I would be all over Jordan if I had not been floored by the play of Dustin Johnson (9/1 Bet365) recently.
Big statement alert. DJ has driven the ball better than I have ever seen anyone off the tee in the last six weeks or so. His short game and putting have gone to another level.
I wrote in an earlier Major preview that although I could not bring myself to pick him, if he ever did win a Major he would probably win a few more fairly quickly. DJ is a powerhouse but he's added a finesse to his game that I did not know was there.
That US Open victory at Oakmont and all the drama that went with it has made the big guy look a foot taller. His follow up at Firestone a fortnight ago was even more impressive. Five shots off the lead towards the end of Round 3, I backed him at odds of 30/1. To be honest, he won it with some ease.
Helped by a rare Jason Day collapse on the back nine, Dustin has a new found backbone and aggression in his play. Remember DJ led at St Andrews last year until asked to perform in unplayable conditions.
There is no secret in the fact that the value in DJ has gone and I don't expect many of you to plunge in at 9/1 but if you are patient and there are a few good scores early on, you may get something closer to 12s – now that would be value.
I think DJ will win. It's that simple and I would probably still back him at shorter than 9/1 (Bet365). You may get the idea I’m quite keen on my pick this week.
Best Of The Rest
A note of caution. I was almost as confident last week in the next man on my list. Branden Grace (30/1 Bet365) was an incredibly confident choice at the Scottish Open.
It is doing no favour to me by saying that after 12 holes of the 3rd Round I was feeling quite smug. Grace was a shot off the lead, playing near perfect links golf and looking like the best 12/1 bet I had ever made.
Not quite so smug six holes and five bogies later. I still cannot explain what happened to Grace after that – from -10 to a finish of -4 on Sunday. But I have been keen on Grace for this since last year’s US Open.
The South African has won many tournaments in his own country on links-style courses and there is also an element of that in Qatar where he took his second victory in January. I still think there is some value in his 30/1 price and I am going to stick with my man.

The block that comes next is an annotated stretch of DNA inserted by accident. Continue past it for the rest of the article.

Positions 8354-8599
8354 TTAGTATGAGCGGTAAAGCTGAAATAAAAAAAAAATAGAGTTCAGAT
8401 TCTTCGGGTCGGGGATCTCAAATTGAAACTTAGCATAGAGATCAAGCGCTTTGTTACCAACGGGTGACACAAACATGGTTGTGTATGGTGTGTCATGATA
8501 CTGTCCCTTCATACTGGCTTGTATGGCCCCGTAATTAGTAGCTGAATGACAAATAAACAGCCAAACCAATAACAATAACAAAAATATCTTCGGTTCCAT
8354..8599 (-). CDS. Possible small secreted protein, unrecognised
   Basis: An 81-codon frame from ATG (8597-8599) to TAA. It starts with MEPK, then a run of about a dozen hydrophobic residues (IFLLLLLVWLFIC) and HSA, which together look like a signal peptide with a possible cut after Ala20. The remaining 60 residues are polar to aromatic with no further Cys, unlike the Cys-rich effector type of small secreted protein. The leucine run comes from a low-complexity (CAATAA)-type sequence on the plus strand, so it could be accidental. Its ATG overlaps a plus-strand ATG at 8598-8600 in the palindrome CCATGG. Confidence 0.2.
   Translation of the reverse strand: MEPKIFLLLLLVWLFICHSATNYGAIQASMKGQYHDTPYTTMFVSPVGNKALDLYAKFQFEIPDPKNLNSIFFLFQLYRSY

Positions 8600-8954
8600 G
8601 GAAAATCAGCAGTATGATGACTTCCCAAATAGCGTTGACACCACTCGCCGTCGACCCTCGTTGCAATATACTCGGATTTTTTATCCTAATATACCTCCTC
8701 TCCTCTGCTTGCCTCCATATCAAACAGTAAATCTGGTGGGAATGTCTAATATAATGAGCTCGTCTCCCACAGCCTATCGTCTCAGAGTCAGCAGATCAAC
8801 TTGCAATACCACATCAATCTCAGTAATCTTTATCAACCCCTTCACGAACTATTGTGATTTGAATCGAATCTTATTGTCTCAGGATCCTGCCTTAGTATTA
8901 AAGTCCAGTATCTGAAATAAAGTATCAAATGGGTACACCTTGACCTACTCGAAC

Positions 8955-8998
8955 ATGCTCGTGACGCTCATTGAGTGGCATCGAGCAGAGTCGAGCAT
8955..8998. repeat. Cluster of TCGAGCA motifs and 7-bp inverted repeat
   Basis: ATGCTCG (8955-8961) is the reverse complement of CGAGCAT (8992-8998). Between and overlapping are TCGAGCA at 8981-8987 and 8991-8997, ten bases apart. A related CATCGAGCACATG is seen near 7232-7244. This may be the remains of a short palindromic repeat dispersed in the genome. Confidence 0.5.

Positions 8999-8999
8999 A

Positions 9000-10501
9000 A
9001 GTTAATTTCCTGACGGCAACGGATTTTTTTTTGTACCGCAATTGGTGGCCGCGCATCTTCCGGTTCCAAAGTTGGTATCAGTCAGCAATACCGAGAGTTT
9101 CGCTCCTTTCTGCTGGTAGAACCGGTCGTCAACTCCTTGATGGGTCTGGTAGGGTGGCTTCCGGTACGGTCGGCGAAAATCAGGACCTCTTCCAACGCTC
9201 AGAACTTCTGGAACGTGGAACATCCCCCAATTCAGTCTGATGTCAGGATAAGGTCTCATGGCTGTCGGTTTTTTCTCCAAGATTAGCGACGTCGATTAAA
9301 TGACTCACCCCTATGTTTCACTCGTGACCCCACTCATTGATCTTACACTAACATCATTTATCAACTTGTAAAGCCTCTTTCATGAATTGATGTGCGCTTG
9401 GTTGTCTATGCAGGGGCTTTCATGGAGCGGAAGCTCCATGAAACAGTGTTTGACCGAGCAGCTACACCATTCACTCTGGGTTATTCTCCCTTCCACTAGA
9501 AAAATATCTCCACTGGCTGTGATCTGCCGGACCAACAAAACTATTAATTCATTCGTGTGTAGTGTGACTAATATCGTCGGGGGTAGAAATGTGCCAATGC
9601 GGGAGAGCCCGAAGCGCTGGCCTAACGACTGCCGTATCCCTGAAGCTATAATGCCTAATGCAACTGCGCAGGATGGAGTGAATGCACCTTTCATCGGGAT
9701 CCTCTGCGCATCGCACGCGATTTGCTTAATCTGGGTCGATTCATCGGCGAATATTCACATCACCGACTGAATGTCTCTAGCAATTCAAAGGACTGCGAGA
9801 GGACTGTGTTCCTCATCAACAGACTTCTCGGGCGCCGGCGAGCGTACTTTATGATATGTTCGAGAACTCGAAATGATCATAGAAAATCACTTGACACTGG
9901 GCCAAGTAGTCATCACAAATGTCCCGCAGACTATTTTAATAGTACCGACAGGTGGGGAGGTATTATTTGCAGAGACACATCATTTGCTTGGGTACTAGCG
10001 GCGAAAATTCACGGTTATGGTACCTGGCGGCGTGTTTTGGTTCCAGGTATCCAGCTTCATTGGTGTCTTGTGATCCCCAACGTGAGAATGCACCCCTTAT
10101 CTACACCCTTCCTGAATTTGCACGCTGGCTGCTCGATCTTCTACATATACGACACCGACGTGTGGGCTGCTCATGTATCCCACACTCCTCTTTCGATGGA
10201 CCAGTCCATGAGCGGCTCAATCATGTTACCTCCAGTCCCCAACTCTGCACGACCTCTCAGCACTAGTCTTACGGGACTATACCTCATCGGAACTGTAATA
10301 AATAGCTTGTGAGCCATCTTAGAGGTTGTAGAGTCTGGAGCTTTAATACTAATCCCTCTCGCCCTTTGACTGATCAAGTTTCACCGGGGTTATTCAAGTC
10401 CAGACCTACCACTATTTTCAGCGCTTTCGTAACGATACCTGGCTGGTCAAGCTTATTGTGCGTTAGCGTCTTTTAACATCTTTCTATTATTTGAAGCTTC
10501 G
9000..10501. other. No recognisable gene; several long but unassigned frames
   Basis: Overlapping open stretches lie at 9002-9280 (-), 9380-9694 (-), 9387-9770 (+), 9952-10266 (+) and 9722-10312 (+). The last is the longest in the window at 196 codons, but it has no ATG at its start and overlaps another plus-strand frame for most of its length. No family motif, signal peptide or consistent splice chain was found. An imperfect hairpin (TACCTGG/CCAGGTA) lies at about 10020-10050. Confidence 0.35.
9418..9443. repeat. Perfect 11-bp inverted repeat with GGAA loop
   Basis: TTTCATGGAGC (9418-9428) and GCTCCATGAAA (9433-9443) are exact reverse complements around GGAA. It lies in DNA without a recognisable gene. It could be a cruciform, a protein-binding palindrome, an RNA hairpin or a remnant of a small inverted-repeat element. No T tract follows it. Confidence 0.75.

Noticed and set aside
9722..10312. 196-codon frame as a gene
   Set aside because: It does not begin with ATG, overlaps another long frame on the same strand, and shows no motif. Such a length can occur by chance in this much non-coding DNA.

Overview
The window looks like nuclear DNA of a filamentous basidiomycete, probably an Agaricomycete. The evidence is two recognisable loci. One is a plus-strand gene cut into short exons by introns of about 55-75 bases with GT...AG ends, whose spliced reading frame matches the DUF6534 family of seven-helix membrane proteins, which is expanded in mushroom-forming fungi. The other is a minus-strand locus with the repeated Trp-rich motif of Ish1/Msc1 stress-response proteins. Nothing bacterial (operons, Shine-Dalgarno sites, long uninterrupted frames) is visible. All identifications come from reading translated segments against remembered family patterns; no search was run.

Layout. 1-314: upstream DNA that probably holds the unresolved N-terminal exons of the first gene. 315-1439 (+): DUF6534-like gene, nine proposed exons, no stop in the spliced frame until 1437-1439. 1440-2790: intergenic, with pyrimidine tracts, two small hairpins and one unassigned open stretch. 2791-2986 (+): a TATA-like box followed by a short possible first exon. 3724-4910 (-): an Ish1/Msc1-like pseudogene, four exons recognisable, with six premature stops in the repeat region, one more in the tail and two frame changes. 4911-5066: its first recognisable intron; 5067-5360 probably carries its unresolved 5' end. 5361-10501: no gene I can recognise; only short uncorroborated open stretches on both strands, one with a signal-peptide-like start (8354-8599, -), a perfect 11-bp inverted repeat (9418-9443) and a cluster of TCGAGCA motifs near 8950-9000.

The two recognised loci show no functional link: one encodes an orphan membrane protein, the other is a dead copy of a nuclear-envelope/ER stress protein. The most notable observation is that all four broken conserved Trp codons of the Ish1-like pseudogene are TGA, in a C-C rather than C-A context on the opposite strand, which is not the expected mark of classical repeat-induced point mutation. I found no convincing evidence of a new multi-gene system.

Patrick Reed (70/1 888) is a man that I have said many times this year is a step away from winning. His closing pair of 67s at Castle Stuart was incredibly encouraging.
Americans always win at Royal Troon – there’s not been a non-American winner since 1950. There are many opportunities this weekend amongst the ranks of those from the other side of the pond but few would have the qualities of Reed.
We often consider how a player would react if he had a chance on the back nine on Sunday. Think back to the Ryder Cup and Reed has balls – big ones.
He may not be a Major champion but famously told the world that he was a top-five in the world player. That was at a point where he wasn't ranked in the top-50 let alone five.
He's a confident man is Patrick. I kind of like him after thinking exactly the opposite for a long time.
Danny Lee (125/1 Ladbrokes) has appeared here quite a few times often letting us down. My timing with this guy has never been great but I do like him.
There is a theme with all of my picks this week. I like watching them. I rate them. There is no way I can bombard you with stats. We don't play links very often and there has to be a little bit of faith in any bet you or I make this week.
So why do I like the Kiwi? Do I want to back a more talented player like Bubba at 80/1 that absolutely hates this type of game and confesses that it makes him angry? Or a guy who grew up playing golf in rugged New Zealand and was within two shots of winning the Scottish Open last week at 110/1?
Lee is superb value especially where eight places (Paddy Power) are on offer.
Scott Piercy (125/1 BetVictor) is playing some fantastic golf right now. He has had some huge chances recently and is another player in the kind of form that cannot be ignored.
Piercy is always a First Round Leader option as he can get very hot very quickly. If someone is going to go five or six under on the opening nine holes, I would not be surprised were it the guy who has just finished runner-up in both the US Open and WGC Bridgestone.
This time last year, Piercy was winning the Barbasol Championship back on his native PGA Tour. Only his second Open but at such a big price, I cannot resist.
My final pick in outright markets will go to the BMW champion Chris Wood (100/1 888). Top-five finishes as a youngster in the 2008 and 2009 Opens, Wood won at Wentworth last month in the kind of windy conditions he will find here.
Full of confidence right now, I tipped him to win last week where upon he pulled out at the last moment. A small neck injury, that withdrawal was more a precaution. I get the impression that he thinks there is potentially a big week in store for him.
My First Round Leader tips will be very dependent on weather and draw and I will tweet those on Wednesday. A shout out to @casual_mark72 who bagged a 66/1 runner up with Tyrell Hatton last week a week after a 66/1 winner. Outstanding. Have a look at his TL for his tips this week.
The Open – Dustin Johnson to win (9/1 Bet365)
The Open – Branden Grace to win (30/1 each-way Bet365)
The Open – Patrick Reed to win (70/1 each-way 888)
The Open – Danny Lee to win (125/1 each-way Ladbrokes)
The Open – Chris Wood to win (100/1 each-way 888)
The Open – Scott Piercy (125/1 each-way BetVictor)
Eight Paid Places At Paddy Power
Madcap Irish firm Paddy Power are paying eight each-way places at this week’s Open. SkyBet, Coral, William Hill and Betfair are all offering seven places with the majority of other firms standing by the standard six.